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Recent posts by Eric Edholm
OK, I've made some calls on AFC East and NFC East teams , as well as the AFC North and NFC North clubs, so now let's take a look at some potential draft picks, Rounds 2-7, for the AFC South and NFC South teams:
Florida CB Reggie Lewis — The Jags like local players and have drafted several Florida alums recently. Lewis was in for a workout last week, as was Louisville S Brandon Sharp, another Jacksonville product. Lewis could land with one of the Jags’ three seventh-rounders.
Northern Illinois OT Doug Free — Lacking a second-round pick, the team likely will address the offensive line with one of two picks — either their first choice at No. 10 or in Round Three (No. 73). Offensive tackle remains a need, even after spending two draft picks on the position last season, and Free is the kind of guy who could step in quickly.
Penn State OLB Tim Shaw — Another in the long list of chores for the Texans will be to add speed to a slightly plodding defense. Shaw does that and would fit in well in Round Four (No. 107). He also adds special-teams value, which is a need in Houston.
Oklahoma State DL Ryan McBean — The Colts have two third-round picks, Nos. 95 and 98, and almost certainly will look hard at a D-lineman there unless they take one at 32. McBean is a classic Colt defender: tough, undersized and quick. He’d fit their gap-splitting style.
LSU WR Craig Davis — What do you do in Round One if you are the Titans? Do you grab a cornerback to replace Pacman Jones, or do you give Vince Young a badly needed weapon? You take the corner first, and then you look for a receiver like Davis in the second round, where the Titans choose 50th overall.
Miami (Fla.) DE Baraka Atkins — He’s a little bit of a different character, but he’s not a Pacman-type concern, so he’s still on the Titans’ board. This would be a classic Jim Washburn pick; the Titans’ DL coach could take Atkins under his wing and mold him into the player many thought Antwan Odom was supposed to be before injuries derailed his progress. Atkins to the Titans in Round Four, where they pick twice.
Washington State WR Jason Hill — Assuming the Falcons fail to move up and grab Calvin Johnson, new head coach Bobby Petrino and GM Rich McKay are wont to add one on the first day. With two seconds and a third-round pick, there are plenty of chances, but Hill fits in best at No. 75 overall.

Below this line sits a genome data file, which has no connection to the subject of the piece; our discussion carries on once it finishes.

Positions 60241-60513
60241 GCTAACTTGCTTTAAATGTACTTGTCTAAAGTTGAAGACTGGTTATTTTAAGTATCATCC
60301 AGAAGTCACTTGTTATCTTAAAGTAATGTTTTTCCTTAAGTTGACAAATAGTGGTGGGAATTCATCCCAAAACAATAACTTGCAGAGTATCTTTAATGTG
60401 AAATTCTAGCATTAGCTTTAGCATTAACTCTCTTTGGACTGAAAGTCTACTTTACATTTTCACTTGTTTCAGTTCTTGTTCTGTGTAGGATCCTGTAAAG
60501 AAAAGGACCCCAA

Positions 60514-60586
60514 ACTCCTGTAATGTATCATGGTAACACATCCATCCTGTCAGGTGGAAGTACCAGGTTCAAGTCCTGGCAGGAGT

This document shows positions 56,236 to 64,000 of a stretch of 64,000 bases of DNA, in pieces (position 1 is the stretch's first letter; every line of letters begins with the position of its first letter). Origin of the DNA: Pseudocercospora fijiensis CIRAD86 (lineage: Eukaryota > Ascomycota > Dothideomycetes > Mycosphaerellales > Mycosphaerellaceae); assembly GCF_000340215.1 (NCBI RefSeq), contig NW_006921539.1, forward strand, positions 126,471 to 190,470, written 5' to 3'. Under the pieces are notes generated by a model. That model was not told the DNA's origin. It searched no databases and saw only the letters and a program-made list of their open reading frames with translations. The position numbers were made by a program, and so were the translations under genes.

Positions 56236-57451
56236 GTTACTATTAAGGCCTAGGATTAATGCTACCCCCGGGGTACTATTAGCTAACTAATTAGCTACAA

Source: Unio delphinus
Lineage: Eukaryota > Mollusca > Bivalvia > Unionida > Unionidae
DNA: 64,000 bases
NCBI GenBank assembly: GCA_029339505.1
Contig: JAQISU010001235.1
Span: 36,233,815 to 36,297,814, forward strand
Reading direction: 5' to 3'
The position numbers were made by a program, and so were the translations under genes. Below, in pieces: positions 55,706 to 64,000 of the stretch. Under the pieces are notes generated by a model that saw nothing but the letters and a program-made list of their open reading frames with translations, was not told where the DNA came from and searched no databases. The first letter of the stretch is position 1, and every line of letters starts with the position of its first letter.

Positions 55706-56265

Georgia DE Charles Johnson — The team needs help at defensive end with Patrick Kerney gone and John Abraham so injury-prone. Atlanta finally drafted a Georgia player last year in D.J. Shockley, ending a long streak of avoiding local players in the draft. Johnson fills a need at end and fits the Falcons’ system. Johnson fits in Round Two.
Arizona State TE Zach Miller — Miller is a classic second-round pick: good, not great but with an excellent chance to start or play in two-TE formations. The Saints added injury-prone but talented ex-49ers TE Eric Johnson in free agency, but the Payton loves to use multiple tight ends and wants a young prospect like Miller to groom.
South Florida LB Stephen Nicholas — Nicholas is a tackling machine, and the Panthers must add depth at linebacker with Dan Morgan’s injury history. Though he’s not really a “Mike” ’backer, Nicholas nonetheless could back up at a few LB spots and also chip in as a pass-rush specialist. He’d make a nice pick in Round Four at 118.
Notre Dame DE Victor Abiamiri — Perfect fit at No. 45 overall. The team needs depth at end because starter Mike Rucker might not be recovered from a knee injury by the start of the season and it released veteran backup Al Wallace. Abiamiri’s stock has cooled since the end of the season, but he’d make a nice third end.
Purdue DE Anthony Spencer — The Bucs are almost certain to do everything in their power to get Johnson on draft day, and it could cost them one of their two second-round picks, maybe both. But if Jon Gruden gets lucky and is able to keep No. 35 overall, he’d be wise to choose Spencer, who Gruden coached at the Senior Bowl and who fits as a natural eventual replacement for Simeon Rice. The Bucs’ top three ends are all well into in their 30s, too.